The images of blacks seem to have been selected for aesthetic rather than historic reasons as they are mostly from continental Europe where black people were treated very differently from those in England. I know from personal experience the paucity of English images of blacks from the period. Nevertheless the images do exist, the book in fact has two good examples -   John Blanke (Figs. 2 and 20) and The Adoration of the Magi  (Figs. 12 and 13) which is a work well known to the author of this blog. The fact that both are used twice within the text seems to indicate their importance and rarity so, why did not either or both make it on to the front or back covers?. The actual images chosen are indeed glamorous, some might say sensational, but I would argue they  in no way  support  the scholarship found between the book's covers whereas as John Blanke and the black Magus are both worthy candidates.

In breaking that new ground in writing about a black presence in Tudor times, Onyeka moves  on from Prof Kate Lowe’s important and influential  researches on black Africans in Renaissance, Europe. And in doing so he moves away form the slavery and colonialism studies, which conventionally have formed the backbone of black British History, greatly expanding its possibilities. While many of his generation’s historians continue to rake over conventional black histories as new sources come to light or old are reexamined, he has found a new and important area of black British history. I am aware of only one other British academic in this area working with equal rigour in the archives to reveal that black presence and that is Dr Miranda Kaufmann whose unpublished doctoral work I have had the pleasure of reading. She seems to have accessed an even wider number of primary texts  than Onyeka, as her work has the possibility of becoming a searchable database detailing what tantalizingly little that the records she studied – Baptism Records, Burial Records, Marriages, Tax Returns, Household Accounts, Church and Municipal Account, Court Records, Wills and Inventories, Diaries and Letters –  revealed about the lives and times of  over 350 black Africans. I look forward to its publication so the two works can be fully compared. I am encouraged by all this activity around black Tudor History as it further underlines the need and the possibility for a British history taught in schools which is a rigorous academic subject from GCSE and A levels onto degrees, masters and doctorates all possible in black British History

To conclude Onyeka certainly makes his case that  Africans in Tudor England were not slaves, and did in fact bring skills to Tudor society.  His book contains many carefully detailed and argued  references, supported by copious footnotes and a prodigious number of primary sources, reinforced by a large, authoritative  bibliography.  The book is however to my mind let down through the way in which it handles images, specifically the few genuine black African Tudor images available and the omission of reference to the Image of Black in Western Art needs to be addressed in future editions.  His numerous setbacks while trying to write this work confirm that serious academic study of the subject still has some way to go. Nevertheless in his text he has made an outstanding contribution to the scholarship of black Africans in Tudor Times. With the reservation on how the book manages images, I fully recommend this work as an account of blacks in the period - #GoBuyThe Book.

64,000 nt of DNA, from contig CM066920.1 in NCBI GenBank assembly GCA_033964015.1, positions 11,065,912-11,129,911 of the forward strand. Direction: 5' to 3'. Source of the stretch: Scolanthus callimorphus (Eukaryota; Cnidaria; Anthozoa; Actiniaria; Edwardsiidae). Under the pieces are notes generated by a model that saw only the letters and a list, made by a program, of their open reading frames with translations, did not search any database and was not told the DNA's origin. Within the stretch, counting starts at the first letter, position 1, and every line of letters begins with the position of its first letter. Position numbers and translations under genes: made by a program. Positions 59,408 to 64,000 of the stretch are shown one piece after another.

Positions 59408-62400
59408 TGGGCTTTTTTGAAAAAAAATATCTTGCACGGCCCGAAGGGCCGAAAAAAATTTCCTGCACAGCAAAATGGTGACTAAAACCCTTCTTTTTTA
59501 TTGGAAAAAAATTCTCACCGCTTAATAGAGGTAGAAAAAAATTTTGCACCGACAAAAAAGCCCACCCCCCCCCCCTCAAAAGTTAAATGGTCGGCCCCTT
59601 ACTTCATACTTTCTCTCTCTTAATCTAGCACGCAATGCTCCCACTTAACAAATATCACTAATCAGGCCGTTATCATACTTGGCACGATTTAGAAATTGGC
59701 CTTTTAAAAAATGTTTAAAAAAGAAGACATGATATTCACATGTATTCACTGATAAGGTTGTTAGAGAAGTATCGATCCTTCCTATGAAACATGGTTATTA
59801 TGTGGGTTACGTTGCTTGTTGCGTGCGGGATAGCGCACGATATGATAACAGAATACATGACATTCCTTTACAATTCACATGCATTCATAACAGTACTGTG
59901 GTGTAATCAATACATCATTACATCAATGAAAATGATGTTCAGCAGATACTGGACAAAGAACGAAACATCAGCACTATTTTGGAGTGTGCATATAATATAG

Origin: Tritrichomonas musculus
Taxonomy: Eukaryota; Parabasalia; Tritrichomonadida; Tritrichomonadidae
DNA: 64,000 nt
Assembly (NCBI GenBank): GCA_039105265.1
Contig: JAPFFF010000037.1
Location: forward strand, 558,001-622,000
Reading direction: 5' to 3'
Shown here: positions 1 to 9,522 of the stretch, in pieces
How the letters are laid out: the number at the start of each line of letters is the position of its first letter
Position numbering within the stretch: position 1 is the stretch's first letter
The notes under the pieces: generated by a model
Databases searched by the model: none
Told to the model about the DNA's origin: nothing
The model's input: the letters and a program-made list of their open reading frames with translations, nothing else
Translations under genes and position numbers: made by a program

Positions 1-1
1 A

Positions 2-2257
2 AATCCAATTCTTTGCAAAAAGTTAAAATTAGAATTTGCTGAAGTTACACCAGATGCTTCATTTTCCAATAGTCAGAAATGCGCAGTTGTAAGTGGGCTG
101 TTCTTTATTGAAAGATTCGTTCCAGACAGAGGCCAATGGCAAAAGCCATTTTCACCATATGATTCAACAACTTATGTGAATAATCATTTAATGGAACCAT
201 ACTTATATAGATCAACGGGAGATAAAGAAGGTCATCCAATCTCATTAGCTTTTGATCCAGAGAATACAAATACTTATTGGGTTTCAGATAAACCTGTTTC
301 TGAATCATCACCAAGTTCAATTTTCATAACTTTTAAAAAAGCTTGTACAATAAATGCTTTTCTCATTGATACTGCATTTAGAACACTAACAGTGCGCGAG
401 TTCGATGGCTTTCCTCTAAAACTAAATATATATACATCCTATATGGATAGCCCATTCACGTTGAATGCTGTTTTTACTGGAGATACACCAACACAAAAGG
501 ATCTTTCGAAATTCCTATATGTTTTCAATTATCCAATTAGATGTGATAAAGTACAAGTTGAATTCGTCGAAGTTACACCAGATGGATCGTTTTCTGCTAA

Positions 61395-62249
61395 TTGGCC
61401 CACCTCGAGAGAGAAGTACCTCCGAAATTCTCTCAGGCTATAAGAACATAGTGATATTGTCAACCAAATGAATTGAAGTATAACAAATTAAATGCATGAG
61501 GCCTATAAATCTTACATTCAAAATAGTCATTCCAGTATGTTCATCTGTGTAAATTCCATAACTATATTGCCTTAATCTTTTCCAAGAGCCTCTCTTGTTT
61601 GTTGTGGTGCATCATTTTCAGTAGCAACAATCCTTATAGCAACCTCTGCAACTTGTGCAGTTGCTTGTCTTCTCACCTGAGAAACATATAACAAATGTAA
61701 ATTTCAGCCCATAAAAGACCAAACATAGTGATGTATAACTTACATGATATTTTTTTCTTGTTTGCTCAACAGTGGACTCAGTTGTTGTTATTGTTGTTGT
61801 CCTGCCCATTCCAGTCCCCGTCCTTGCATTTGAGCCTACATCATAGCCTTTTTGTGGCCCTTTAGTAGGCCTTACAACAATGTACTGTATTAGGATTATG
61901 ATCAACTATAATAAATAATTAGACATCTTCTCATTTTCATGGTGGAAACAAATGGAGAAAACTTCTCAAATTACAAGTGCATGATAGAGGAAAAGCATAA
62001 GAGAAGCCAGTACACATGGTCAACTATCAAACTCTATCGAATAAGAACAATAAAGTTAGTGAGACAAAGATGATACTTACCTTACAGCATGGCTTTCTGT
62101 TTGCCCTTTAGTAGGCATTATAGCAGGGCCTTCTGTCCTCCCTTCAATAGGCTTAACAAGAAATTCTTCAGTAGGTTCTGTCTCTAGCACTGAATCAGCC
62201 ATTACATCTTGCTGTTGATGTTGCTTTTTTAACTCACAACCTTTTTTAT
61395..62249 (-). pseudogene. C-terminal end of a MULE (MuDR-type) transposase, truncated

Saturday, 16 November 2013

Why I write this blog.....

Through my Image&Reality Black Africans in Renaissance England  co-presenter Dr Miranda Kaufmann’s thoughtful, polemical response to a recent BBC Radio program I have had the chance to really consider why I am writing this blog. Summed up here in my response to the programs presenter’s defense of her position, is my manifesto as to why I write what I do:

I was saddened to read the reply from the program’s presenter, what she missed is the fact that my indignation was rooted in her program's claims about the black presence in two British Histories; at Dunkirk - ‘almost impossible’ for there to have been a black presence and during  Elizabethan times – no proof of a black presence.

The media continuously reminds and confirms me of the possible roles or functions I as a black person, and people like me, can have in society through the stereotypes it creates. Reminding me of the things they believe I as a black person can do and cannot do, in doing so confirm and sustain their self-created stereotypes.

Here was the media, through this presenter and her guests, once again saying what and what not a black person could do, specifically it was ‘almost impossible’ for a black person to have an ancestor at Dunkirk or equally a family history dating back to Elizabethan times.